How To Predict If A Home Will Hold Its Resale Value

| July 2, 2018

propertyWhile most buyers who purchase a home with a view to living there themselves will have very specific criteria about what they want, when purchasing as an investor, the financial performance of the property is paramount—and the potential resale value plays a big part.

If you’re on the hunt for a property that’s likely to hold its resale value well into the future, here are a few things to look for.

The suburb

Location is possibly the most significant determinant of the future value of a property. We’ve seen it happen time and time again in cities around the globe, where the popularity of a suburb or area surges and we start to see prices reaching new heights in locations that were once considered affordable.

While there are a range of factors that contribute to the popularity and growth in property prices in a particular area, key factors including the proximity to the city and employment opportunities, transport and roads infrastructure, school zones and local amenities, attractions and features are often big drawcards for predicting the next ‘boom suburbs’.

The streetscape

It’s also important to consider the property from a more local perspective—Is the property located in a busy street? Are there any industrial properties close-by that could be a turn off? Are there any council planning proposals that could impact the value of the property if approved?

It’s also worth considering what the surrounding homes are like. If the area is typified by double storey homes and you’re purchasing a single storey home, buyers looking in the area in the future may want more space than what your property can offer, which will limit your potential resale market.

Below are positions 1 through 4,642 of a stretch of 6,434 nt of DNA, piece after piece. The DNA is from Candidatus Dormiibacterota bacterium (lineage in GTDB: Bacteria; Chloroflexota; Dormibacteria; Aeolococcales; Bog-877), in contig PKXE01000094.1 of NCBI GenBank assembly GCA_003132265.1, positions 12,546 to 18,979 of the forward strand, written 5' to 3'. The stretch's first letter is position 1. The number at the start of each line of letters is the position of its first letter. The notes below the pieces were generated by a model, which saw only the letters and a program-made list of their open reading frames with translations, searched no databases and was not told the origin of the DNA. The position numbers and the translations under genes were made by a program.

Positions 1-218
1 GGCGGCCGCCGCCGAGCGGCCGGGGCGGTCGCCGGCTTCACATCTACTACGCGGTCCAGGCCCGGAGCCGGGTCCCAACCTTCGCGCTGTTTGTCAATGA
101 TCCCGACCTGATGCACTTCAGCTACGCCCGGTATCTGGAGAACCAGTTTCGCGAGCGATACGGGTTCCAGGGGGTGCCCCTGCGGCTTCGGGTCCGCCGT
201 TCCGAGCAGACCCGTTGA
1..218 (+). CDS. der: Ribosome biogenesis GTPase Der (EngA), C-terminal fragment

You should also consider what other properties in the area are selling for and check if the property you’re looking at is on par—chances are, if a property is the most affordable in the suburb when you buy it, there’s good reason for that and those reasons will still stand true when the time comes to sell.

The design

While it’s common for property markets to fluctuate, you’ll almost always be able to sell a good property. While homes with significant design flaws will struggle to sell during poor market conditions, generally, you should be able to sell a good property for a decent price even during a market downturn.

While luxury home designs typically come with a heftier price tag in the immediate term, if you do find you need to sell in a poor market, the premium quality and finish of your home could be the thing that makes it sell over another similar property.

However, if it’s purely an investment property, it’s important not to go overboard. Opt for properties with contemporary finishes in neutral colour palettes that won’t easily become outdated, and look for properties with a flexible floorplan that offer scope for remodeling or updating in the future if needed.

The functionality

When it comes to the functionality of the home, there are five core factors you’ll need to consider—bedrooms, bathrooms, living spaces, parking and outdoor space.

Buyers have very specific requirements for what they need, with the number of bedrooms usually being a ‘non-negotiable’ that will instantly limit your pool of potential buyers. While the number of bathrooms and living spaces are also often an important factor for most buyers, some buyers will be happy to compromise on these if the rest of the home meets the rest of their criteria.

Sufficient parking space is also a big one. A lock-up garage is usually the most appealing, but many buyers will settle for a property with off-street parking if needed. If your property doesn’t provide either a garage or off-street parking, it’s integral you ensure there is ample street parking available or this will likely be a major turn off for many buyers.

Finally, depending on the type of property, outdoor space is also likely to be a big drawcard, particularly in areas that appeal to families.

Note: This article was originally published at Modest Money by Adam.

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Category: Real Estate

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The author of this article is a contributor to Modest Money. (https://www.modestmoney.com/)

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